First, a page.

- On today’s episode of the Mongabay Newscast, we look at the latest edition of the “What Works In Conservation” report, recently released by the Conservation Evidence Group at the University of Cambridge in the UK.
- We welcome to the program Andrew Bladon, a research associate with the Conservation Evidence Group who tells us about what’s new in the “What Works In Conservation 2021” report, how the scientific evidence for the effectiveness of conservation actions is evaluated, and why it’s so important to continually reevaluate that evidence.
- We’re also joined by Hiromi Yamashita, a visiting professor at the Cambridge Conservation Initiative and an expert on the use of local and traditional knowledge in conservation. Yamashita tells us about her work to incorporate that knowledge into the Conservation Evidence Group’s work.
Today we’re taking a look at what works in conservation. That’s what we always aim to do here at the Mongabay Newscast, of course, but today we’re talking about the latest iteration of a report titled “What Works In Conservation” that has just been released by the Conservation Evidence Group based at the University of Cambridge in the UK.
As the impacts of environmental crises like climate change, biodiversity loss, and habitat destruction become ever more apparent, there is a growing movement to evaluate what works and what doesn’t in order to better direct precious conservation funds toward the most beneficial and effective activities. Mongabay’s Conservation Effectiveness series, for instance, looks at the scientific evidence for a number of strategies, including forest certification, protected areas, and payments for ecosystem services.
But the Cambridge Conservation Evidence team’s “What Works In Conservation” is probably the most comprehensive resource on the scientific evidence for the effectiveness of conservation strategies currently available. The “What Works In Conservation” report provides expert assessments of the scientific evidence for conservation actions targeted at safeguarding the future of a range of species groups and habitat types, from amphibians and terrestrial mammals to forests and peatland. All of the assessments in the report are available via a searchable database at conservationevidence.com, or the 2021 report can be downloaded as a free PDF or purchased as a hard copy from Open Book Publishers.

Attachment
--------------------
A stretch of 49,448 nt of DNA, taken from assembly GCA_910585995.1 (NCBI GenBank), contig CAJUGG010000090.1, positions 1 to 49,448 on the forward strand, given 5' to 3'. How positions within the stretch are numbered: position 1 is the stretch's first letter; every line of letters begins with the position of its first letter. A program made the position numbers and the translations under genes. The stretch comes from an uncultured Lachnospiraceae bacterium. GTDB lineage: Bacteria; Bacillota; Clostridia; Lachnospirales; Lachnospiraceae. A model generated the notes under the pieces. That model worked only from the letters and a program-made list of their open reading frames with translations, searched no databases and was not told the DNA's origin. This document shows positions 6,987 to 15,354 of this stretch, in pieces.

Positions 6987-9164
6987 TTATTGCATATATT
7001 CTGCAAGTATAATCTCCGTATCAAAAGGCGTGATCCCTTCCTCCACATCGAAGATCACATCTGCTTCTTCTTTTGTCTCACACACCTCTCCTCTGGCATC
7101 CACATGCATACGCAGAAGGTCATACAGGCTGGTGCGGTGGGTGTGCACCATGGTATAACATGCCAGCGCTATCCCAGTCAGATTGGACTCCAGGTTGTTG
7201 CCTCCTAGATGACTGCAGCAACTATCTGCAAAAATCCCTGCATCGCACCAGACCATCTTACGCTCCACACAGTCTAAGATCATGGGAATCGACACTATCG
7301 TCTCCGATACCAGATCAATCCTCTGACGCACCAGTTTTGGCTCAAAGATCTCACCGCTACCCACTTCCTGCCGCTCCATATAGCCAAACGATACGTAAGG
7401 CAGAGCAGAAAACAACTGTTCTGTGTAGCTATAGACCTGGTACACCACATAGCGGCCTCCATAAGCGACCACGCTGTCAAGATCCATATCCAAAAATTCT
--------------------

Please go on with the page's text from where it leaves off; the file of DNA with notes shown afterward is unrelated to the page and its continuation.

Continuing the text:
Our guests today include Andrew Bladon, a research associate with the Conservation Evidence Group, who’s here to tell us about what’s new in the “What Works In Conservation 2021” report, how the Group and its panel of experts evaluate scientific evidence of conservation initiatives, and why it’s so important that that evidence is continually reevaluated.
We also welcome to the program Hiromi Yamashita, a professor at Ritsumeikan Asia Pacific University in Japan and a visiting professor at the Cambridge Conservation Initiative. She tells us about her work to include assessments of how traditional and local knowledge benefit conservation initiatives, especially around coastal conservation projects, into the “What Works in Conservation” report. Given the growing recognition of indigenous and local communities’ importance to the success of conservation, it’s particularly interesting to hear about the challenges of incorporating traditional and local knowledge into the Conservation Evidence Group’s work.
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